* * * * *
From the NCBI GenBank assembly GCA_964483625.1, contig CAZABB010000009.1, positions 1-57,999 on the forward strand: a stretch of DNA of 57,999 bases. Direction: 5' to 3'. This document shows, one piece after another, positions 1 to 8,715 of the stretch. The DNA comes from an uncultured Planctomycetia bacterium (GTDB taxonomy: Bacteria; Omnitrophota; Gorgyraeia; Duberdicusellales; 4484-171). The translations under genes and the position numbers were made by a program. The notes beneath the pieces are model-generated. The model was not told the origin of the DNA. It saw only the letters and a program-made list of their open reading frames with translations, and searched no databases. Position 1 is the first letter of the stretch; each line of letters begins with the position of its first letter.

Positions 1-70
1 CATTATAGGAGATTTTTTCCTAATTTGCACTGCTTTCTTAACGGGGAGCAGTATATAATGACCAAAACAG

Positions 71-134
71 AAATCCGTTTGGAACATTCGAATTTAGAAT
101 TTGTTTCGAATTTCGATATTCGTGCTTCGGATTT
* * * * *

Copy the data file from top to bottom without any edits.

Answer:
From the NCBI GenBank assembly GCA_964483625.1, contig CAZABB010000009.1, positions 1-57,999 on the forward strand: a stretch of DNA of 57,999 bases. Direction: 5' to 3'. This document shows, one piece after another, positions 1 to 8,715 of the stretch. The DNA comes from an uncultured Planctomycetia bacterium (GTDB taxonomy: Bacteria; Omnitrophota; Gorgyraeia; Duberdicusellales; 4484-171). The translations under genes and the position numbers were made by a program. The notes beneath the pieces are model-generated. The model was not told the origin of the DNA. It saw only the letters and a program-made list of their open reading frames with translations, and searched no databases. Position 1 is the first letter of the stretch; each line of letters begins with the position of its first letter.

Positions 1-70
1 CATTATAGGAGATTTTTTCCTAATTTGCACTGCTTTCTTAACGGGGAGCAGTATATAATGACCAAAACAG

Positions 71-134
71 AAATCCGTTTGGAACATTCGAATTTAGAAT
101 TTGTTTCGAATTTCGATATTCGTGCTTCGGATTT